Sorting the Lumps

As our work on the 2017 Annual Incident Review Summary continues, we’ve got some more analysis to share with you.  Read this.  Do the Exercise and give us some feedback.  The final version of the 2017 Annual Incident Review Summary will be out soon!


By Travis Dotson

Graph showing 2017 wildland fire incidents

There it is – the 2017 season boiled down to a few lines and numbers. These are all of the “outcomes” from reports submitted to the Wildland Fire Lessons Learned Center. (You can see incidents sorted by “Activity” in last week’s post: “Smokeless Danger“) I made up the categories and sorted them all. For this particular boring graph I tried to simplify everything as much as I could, lumping categories so I had fewer categories (like combining Hit by Tree, Hit by Straw, and Hit by Vehicle).

I’m a lumper…you may be a splitter. I’m ok and your ok (so I’ve heard), but I’ll go into a bit of detail for all you splitters out there. Let’s just go right down the list starting from the “top.”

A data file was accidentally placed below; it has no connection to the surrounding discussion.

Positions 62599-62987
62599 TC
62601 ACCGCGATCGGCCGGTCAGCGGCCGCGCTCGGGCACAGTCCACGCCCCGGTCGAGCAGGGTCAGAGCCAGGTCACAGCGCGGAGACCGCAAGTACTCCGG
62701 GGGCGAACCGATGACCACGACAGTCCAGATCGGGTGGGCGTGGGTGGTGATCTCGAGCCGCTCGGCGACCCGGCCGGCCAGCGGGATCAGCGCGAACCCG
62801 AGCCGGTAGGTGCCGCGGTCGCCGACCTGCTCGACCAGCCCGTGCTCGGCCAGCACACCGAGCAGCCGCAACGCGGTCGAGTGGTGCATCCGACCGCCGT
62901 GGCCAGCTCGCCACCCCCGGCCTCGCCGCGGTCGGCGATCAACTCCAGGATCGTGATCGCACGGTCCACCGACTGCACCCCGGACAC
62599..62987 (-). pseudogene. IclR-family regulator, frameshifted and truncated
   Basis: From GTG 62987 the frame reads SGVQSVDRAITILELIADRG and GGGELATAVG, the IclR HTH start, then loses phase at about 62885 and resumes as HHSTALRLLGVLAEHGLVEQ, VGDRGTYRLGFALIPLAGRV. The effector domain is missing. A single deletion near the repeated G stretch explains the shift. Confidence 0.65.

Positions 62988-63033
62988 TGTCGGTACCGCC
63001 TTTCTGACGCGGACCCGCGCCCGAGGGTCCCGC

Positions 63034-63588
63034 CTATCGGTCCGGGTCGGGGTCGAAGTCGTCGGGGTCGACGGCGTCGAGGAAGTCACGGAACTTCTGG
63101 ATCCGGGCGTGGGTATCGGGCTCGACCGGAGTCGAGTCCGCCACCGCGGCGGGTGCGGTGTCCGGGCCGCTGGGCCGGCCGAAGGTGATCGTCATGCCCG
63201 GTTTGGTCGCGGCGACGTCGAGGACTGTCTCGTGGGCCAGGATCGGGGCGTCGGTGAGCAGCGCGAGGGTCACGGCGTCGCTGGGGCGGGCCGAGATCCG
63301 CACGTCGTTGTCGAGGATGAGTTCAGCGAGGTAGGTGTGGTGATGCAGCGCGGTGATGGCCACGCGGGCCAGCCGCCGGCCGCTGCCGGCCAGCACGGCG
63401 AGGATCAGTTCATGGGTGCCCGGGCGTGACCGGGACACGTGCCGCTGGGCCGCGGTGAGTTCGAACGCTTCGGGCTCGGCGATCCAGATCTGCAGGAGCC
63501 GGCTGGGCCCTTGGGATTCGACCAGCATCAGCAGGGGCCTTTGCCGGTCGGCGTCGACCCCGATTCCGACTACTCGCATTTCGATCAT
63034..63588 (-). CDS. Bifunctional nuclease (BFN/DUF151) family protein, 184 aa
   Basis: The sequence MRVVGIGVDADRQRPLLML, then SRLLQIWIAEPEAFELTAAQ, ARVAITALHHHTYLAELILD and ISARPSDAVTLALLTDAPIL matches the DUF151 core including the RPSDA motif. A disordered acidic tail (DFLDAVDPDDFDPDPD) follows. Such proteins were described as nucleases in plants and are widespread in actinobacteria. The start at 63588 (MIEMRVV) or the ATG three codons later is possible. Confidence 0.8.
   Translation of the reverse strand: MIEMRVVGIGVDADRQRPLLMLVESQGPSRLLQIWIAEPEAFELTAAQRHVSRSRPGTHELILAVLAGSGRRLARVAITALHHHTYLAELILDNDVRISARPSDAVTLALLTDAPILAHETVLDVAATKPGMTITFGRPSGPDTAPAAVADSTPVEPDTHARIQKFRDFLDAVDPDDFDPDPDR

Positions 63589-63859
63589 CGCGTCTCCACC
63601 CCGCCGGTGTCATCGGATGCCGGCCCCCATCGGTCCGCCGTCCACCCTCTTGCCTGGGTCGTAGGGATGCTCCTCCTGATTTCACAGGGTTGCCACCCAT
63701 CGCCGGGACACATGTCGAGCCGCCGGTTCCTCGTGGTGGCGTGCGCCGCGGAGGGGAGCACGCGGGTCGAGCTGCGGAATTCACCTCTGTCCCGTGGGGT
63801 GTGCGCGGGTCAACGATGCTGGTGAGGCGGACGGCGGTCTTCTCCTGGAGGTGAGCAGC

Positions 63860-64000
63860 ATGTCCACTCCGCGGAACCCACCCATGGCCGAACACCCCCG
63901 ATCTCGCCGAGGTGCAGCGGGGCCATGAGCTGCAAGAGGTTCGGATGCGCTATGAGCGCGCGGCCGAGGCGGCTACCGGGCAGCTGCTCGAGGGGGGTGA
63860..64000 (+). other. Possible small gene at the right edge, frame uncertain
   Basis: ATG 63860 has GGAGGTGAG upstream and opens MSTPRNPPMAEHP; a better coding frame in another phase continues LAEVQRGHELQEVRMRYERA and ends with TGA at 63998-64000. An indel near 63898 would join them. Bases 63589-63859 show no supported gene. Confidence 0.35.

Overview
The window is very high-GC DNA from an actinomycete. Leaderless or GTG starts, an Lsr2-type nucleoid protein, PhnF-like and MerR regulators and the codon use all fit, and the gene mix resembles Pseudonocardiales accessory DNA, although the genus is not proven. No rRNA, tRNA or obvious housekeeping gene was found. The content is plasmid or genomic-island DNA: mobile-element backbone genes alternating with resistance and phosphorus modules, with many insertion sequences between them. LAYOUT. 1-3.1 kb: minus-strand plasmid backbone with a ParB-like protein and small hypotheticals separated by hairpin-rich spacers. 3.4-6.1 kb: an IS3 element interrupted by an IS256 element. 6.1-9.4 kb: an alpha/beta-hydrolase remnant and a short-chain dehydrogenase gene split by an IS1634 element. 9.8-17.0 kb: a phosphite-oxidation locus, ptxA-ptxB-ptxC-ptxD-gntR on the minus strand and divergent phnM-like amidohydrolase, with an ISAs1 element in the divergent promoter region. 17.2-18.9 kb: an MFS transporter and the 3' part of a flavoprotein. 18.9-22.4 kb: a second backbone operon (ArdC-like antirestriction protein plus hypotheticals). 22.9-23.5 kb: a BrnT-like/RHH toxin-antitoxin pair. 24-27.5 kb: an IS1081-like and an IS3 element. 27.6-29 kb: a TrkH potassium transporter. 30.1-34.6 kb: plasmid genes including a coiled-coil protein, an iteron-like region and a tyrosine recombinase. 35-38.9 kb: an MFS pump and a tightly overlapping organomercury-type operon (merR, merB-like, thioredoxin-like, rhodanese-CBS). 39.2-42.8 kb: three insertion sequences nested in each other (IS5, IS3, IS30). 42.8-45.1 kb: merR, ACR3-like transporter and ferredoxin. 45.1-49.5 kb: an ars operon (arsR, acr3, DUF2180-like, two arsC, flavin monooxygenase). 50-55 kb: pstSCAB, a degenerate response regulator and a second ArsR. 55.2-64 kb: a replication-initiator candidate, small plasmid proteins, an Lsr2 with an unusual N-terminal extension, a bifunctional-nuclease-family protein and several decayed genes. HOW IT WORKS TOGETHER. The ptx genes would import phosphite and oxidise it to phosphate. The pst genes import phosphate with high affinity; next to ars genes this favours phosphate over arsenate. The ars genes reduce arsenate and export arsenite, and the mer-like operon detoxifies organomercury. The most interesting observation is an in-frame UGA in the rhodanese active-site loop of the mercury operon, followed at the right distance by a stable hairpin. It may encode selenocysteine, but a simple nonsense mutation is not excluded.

Exertion – This was almost exclusively made up of Rhabdo and Heat Illness reports (28 out of 31) mostly because there is a specific reporting mechanism (Rhabdo/HRI) for those types of reports. This does not change the fact that the incidents did indeed occur, I just think it’s fair to acknowledge the reporting does seem to follow what we focus on. Nonetheless, HRI and Rhabdo will put you or your crewmembers in the hospital. Plan for it.

Fuel Geyser – Another specific reporting form (Fuel Geyser) helped us get more data on the danger of fuel in your face. So while it’s still happening, it’s fantastic to note that we are seeing significantly fewer injuries associated with the geysers. Is this the result of awareness and education actually working? We would like to think so. Either way, keep pointing that cap away from your vitals when you go to open the tank. Better yet – cover it with a rag, because the geyser remains a distinct possibility.